Governor Reynolds on Wednesday called a special legislative session to address the State Supreme Court declining to reinstate the 2018 Heartbeat Bill. The court was split 3-3 last month and did not issue a decision on the merits of the law. This will be the 24th year with a special session of the Iowa Legislature, but it will be just the 10th since 1970.
The special session will convene at 8:30am on Tuesday, July 11th at the Capitol building. The Health and Human Services Committee will meet at 9:15 AM. They will then recess for a public hearing at 9:30 AM (you can find the link to view the public hearing remotely at legis.iowa.gov). The Committee will resume following the public hearing.
The bill being considered is HSB 255, which you can also read on legis.iowa.gov. You will be able to access and cross reference it with Iowa code on that site as well.
So, what does this Heartbeat Bill do? Mainly, it prohibits an abortion after a fetal heartbeat has been detected by abdominal ultrasound, unless there is a medical emergency for the mother or there is another qualifying exception (rape, incest, fetal abnormality, miscarriage).
This bill does not say 6-weeks anywhere in it. This bill simply prohibits an abortion (unless it meets an exception) after fetal heartbeat is detected by abdominal ultrasound. This occurs more likely between 8 weeks and 10 weeks gestation, depending on the woman. Some medical organizations, like the American College of Obstetricians and Gynecologists claim that a heartbeat does not occur until roughly 17 to 20 weeks of pregnancy. So there is still time following a missed period for a woman to still seek an abortion prior to a fetal heartbeat being detected by abdominal ultrasound.
This bill also ensures that women will be cared for during difficult times like miscarriages. When there is no heartbeat detected, there is no longer a prohibition on abortion from occurring. Additionally, abortion is defined as “the termination of a human pregnancy with the intent other than to produce a live birth or to remove a dead fetus.” Therefore, the removal of a dead fetus is not an abortion. Treatment for a miscarriage is not prohibited under this bill.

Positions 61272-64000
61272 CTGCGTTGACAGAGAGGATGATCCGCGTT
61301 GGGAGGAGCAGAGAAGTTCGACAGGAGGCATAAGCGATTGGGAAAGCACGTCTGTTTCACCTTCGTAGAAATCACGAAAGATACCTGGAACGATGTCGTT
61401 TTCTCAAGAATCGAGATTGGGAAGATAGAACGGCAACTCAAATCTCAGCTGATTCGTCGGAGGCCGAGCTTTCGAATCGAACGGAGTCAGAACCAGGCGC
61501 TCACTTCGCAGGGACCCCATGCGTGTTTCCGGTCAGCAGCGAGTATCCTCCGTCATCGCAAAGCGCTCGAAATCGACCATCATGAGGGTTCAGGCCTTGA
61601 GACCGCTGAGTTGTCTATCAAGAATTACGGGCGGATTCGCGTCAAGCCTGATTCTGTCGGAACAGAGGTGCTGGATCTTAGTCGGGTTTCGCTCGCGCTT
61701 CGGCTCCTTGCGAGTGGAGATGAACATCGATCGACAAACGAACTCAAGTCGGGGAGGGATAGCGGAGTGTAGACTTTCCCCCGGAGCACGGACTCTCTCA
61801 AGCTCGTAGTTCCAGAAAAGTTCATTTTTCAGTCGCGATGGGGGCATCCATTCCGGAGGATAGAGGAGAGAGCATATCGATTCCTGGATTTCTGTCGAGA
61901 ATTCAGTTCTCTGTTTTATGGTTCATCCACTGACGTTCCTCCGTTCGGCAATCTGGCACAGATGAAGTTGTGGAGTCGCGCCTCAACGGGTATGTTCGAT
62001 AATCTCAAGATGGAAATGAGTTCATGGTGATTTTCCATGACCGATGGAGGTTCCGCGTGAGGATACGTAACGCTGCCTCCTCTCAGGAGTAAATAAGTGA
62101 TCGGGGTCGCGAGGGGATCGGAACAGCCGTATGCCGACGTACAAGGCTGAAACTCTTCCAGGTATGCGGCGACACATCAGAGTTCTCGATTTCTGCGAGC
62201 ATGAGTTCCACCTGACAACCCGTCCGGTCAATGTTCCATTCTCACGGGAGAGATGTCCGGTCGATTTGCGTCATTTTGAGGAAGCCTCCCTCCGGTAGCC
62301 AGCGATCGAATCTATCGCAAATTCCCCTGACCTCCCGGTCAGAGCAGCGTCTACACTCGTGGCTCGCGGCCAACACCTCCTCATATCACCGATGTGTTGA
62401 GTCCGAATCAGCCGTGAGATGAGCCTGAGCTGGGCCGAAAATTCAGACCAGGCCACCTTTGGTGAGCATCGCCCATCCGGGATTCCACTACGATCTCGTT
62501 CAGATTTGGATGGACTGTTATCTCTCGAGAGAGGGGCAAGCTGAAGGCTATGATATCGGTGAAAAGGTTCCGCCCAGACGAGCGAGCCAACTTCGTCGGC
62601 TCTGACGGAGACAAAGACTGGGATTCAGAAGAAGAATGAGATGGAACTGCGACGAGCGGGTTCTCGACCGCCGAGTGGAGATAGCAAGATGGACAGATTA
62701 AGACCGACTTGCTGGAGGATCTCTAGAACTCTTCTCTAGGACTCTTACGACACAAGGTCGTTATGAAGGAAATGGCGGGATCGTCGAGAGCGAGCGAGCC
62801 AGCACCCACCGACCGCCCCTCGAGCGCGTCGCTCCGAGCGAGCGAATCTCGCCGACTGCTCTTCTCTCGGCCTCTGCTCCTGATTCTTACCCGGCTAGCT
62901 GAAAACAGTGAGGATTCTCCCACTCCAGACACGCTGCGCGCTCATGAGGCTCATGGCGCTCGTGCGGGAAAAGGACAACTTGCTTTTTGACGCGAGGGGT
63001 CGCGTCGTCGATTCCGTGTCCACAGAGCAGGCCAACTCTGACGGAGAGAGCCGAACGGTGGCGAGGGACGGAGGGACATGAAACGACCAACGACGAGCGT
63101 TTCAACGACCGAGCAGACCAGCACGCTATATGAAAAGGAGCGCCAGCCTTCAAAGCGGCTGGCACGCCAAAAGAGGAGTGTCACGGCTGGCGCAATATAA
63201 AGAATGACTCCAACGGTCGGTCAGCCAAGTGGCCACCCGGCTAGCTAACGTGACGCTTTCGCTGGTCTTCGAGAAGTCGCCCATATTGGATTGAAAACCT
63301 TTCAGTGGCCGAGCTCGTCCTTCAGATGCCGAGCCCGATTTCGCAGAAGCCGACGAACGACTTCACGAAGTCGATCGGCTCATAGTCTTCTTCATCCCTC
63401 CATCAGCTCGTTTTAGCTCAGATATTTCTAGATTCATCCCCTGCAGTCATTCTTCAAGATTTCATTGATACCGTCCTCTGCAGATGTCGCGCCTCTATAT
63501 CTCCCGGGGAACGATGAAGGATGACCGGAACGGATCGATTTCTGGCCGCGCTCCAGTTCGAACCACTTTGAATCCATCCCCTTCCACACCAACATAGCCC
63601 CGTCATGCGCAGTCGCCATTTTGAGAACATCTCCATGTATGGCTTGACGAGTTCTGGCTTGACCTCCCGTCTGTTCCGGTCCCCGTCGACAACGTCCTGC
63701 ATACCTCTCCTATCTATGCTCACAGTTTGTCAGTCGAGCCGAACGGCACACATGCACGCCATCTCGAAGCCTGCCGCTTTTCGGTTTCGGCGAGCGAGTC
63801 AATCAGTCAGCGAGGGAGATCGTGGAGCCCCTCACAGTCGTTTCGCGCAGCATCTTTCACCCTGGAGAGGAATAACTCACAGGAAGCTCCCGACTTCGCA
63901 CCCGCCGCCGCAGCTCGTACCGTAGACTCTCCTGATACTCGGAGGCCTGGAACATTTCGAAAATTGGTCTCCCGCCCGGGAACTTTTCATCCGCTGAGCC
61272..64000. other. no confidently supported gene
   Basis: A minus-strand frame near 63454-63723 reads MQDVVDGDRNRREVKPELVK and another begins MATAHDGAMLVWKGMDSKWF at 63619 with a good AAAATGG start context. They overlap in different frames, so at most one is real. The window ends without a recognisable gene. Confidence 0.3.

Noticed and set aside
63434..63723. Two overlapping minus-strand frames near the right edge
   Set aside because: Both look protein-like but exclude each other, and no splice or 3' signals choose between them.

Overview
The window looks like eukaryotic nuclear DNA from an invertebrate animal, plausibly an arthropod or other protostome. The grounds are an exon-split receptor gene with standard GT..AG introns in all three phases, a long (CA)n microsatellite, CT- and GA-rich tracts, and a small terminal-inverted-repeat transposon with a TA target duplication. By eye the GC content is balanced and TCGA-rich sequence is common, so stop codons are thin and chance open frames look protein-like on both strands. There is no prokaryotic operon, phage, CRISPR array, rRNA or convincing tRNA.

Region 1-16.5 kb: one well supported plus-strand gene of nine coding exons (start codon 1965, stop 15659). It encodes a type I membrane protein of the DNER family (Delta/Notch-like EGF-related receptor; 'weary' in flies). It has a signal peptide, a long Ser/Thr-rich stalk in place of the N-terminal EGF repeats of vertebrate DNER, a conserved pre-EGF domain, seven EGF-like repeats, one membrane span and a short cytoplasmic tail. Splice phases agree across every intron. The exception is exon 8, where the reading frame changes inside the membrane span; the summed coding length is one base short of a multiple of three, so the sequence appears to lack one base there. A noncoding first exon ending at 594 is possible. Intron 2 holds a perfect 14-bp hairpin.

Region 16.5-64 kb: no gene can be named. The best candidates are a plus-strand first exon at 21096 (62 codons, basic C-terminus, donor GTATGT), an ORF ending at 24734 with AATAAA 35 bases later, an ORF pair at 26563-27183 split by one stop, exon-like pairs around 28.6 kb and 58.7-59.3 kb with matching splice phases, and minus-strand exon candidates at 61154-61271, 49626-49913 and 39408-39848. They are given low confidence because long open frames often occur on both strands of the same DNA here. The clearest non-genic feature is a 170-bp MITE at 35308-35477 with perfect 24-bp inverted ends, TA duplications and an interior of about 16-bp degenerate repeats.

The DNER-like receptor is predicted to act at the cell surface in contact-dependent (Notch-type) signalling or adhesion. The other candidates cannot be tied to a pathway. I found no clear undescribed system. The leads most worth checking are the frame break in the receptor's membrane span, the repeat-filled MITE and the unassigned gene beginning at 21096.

The medical emergency exception is broad and if there is a serious risk of substantial and irreversible impairment of a major bodily function of the pregnant woman, a physician using reasonable medical judgment will be able to understand when this is occurring and act accordingly.
Also of note, there is nothing in this bill that criminalizes health care. There are no civil or criminal penalties in this bill against doctors. A violation of performing an abortion after fetal heartbeat is detected by abdominal ultrasound and does not meet an exemption can be considered by the Board of Medicine, as all violations of law by a physician go through that licensee process. This is the same process that is in place right now for physicians that violate the 24-hour waiting period or Iowa’s 20-week postfertilization ban unless there is a medical emergency.
There is a huge spectrum of thought on this subject, and it has, and will continue to be argued. The Governor has recalled us to make a decision on this specific topic. There are religious beliefs, personal medical beliefs, folks that think partial birth abortion is a medical right, and folks that believe life begins at conception.
No decision or law on this topic satisfy everyone. For my one vote, I take in what the law will do, and in this instance where does life begin? A medically agreed upon sign of life is a heartbeat, and this bill aims to protect that life, while allowing common sense exemptions for the health and well-being of the mother. Unless the bill is altered or edited from its current form in an unforeseen way, I intend to vote for this bill.